resourceful characters with good chemistry between the actors. You genuinely feel they care about each other and have a great desire to help each other out of these incredible situations.The real star of the show of course is Jim Carrey. This film provides the perfect platform for Mr Carrey to do what he does best, goof around and play over the top and outlandish characters. In this role Jim Carrey excels, never goofing off to much to undermine the credibility of the character, but being suitably over the top to convey the eccentric old count.Visually, the film is stunning, the sets look straight out of a Tim Burton film, the costumes are fantastic, the direction is splendid and does a fine job of progressing the story. The visual effects are tremendous and fit in with the tale perfectly, never distracting nor undermining.This film is quite dark for a children's film, but not dark in a sinister way, but dark in a spooky hallowe'en sort of way that kids love. Watching the film reminded me of reading Rhoal Dahl books as a child, with the over the top characters and out of this world situations.The plot of the film is fast paced, but contains good character development and plenty of action and adventure. I would recommend this film to children and adults alike.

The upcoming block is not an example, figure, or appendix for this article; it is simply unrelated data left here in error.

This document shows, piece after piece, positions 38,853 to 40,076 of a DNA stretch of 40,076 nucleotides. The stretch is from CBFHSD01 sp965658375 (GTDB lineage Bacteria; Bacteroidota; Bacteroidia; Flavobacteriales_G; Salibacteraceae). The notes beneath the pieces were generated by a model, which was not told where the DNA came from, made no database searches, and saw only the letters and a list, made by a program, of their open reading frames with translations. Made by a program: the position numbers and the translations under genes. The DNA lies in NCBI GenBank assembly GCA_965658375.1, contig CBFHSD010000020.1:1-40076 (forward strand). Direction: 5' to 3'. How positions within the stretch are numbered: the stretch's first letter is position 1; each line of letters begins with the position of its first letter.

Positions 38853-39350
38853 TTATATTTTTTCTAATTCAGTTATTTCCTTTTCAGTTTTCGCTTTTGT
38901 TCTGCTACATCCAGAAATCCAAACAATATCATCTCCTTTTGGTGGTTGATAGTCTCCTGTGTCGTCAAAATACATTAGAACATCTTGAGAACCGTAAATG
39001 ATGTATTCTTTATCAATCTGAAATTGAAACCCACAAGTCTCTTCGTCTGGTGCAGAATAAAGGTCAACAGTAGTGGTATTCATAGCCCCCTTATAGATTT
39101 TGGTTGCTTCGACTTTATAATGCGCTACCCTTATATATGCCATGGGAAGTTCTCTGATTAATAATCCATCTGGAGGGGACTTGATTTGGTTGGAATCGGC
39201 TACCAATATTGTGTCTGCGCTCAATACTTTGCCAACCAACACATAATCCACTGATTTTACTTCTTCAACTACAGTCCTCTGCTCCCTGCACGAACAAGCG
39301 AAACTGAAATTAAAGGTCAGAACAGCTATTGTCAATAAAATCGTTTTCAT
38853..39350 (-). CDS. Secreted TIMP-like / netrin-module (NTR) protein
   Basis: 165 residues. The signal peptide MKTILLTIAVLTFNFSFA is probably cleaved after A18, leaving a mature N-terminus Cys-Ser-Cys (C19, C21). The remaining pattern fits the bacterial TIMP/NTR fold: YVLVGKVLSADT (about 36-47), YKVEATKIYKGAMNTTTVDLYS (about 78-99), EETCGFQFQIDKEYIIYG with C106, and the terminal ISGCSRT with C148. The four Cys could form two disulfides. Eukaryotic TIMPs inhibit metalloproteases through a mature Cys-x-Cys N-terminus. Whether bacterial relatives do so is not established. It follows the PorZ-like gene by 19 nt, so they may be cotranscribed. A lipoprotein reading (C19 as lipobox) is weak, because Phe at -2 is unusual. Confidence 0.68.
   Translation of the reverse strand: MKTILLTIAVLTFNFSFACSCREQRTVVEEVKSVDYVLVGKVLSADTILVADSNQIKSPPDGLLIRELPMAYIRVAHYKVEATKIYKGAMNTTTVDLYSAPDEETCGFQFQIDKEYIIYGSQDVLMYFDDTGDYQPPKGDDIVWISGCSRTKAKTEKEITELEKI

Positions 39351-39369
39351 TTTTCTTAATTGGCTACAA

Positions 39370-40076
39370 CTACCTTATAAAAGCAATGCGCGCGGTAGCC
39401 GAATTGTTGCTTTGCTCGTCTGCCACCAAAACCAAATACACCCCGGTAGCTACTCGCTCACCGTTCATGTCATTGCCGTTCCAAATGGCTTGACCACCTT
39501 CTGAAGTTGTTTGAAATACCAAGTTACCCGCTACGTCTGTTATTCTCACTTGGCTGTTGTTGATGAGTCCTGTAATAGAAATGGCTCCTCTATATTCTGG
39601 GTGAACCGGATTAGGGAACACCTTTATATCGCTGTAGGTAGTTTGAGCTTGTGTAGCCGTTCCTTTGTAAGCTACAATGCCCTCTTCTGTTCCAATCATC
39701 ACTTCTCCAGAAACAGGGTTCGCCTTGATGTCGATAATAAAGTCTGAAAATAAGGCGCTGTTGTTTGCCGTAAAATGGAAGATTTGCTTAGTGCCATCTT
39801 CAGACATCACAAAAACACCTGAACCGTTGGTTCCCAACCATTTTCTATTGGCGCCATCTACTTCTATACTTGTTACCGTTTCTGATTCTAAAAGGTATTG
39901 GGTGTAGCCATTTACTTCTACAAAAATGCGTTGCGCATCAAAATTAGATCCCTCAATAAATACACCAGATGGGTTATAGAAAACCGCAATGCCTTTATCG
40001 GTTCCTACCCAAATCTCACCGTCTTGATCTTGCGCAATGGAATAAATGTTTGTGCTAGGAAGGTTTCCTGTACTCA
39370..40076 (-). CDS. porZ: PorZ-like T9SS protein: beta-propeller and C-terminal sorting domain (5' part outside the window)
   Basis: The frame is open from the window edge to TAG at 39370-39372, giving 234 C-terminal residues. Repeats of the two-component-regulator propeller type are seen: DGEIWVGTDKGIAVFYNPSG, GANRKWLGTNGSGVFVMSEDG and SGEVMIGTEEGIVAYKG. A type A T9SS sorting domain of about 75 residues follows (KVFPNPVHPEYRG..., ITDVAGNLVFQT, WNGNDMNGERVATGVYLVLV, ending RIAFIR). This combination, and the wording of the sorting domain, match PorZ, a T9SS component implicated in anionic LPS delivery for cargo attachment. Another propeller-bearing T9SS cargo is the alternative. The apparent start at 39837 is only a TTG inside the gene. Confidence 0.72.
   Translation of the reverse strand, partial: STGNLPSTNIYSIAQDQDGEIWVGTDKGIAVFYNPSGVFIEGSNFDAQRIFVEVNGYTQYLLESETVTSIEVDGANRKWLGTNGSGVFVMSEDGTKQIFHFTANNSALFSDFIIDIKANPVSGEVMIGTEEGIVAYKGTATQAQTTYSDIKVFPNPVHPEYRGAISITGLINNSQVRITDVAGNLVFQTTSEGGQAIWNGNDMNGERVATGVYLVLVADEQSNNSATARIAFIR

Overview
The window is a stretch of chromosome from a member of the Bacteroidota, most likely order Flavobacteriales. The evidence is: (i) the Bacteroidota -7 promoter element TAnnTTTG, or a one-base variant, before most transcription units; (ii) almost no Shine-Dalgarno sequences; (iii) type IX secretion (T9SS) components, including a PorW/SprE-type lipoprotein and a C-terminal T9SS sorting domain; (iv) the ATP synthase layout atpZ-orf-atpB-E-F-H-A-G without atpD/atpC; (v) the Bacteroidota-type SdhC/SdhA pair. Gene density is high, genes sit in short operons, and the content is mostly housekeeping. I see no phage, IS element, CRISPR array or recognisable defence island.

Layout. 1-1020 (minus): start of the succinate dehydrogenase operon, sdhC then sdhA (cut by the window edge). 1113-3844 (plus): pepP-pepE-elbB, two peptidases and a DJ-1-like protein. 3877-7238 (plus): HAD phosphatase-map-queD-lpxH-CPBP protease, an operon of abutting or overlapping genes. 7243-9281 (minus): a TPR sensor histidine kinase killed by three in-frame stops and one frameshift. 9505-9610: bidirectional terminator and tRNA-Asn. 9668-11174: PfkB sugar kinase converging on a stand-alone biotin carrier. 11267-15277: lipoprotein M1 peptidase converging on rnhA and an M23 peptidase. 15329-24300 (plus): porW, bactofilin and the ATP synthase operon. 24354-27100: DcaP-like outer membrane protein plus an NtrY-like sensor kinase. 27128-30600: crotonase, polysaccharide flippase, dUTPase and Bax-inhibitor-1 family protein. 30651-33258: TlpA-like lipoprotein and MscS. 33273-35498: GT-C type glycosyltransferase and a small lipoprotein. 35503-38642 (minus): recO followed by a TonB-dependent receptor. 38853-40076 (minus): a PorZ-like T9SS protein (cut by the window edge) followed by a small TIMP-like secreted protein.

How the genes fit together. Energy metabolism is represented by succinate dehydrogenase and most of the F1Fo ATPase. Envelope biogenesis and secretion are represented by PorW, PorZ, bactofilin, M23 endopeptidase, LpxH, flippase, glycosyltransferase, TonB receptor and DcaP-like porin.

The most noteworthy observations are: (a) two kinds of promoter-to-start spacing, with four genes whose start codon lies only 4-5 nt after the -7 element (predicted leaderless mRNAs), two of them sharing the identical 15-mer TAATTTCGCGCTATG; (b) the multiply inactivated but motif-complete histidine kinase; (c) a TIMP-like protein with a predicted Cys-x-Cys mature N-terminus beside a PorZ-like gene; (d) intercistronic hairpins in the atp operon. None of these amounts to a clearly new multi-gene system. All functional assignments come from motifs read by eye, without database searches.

How to make A movie off of such a series of thirteen books eleven, at the present , which are deceivingly simple, yet filled with so many angles and hidden messages, symbolism, and very literary I will admit, is definitely a challenge. So my hat is off to Brad Silberling the director , the screenwriter, Robert Gordon, and others for taking a stab at it. For they came up with a very decent film, if not what I had anticipated or hoped for.That is because, in my opinion, they are the kind of books that if each reader were asked to write a screenplay for them or direct a film of the Series of <more>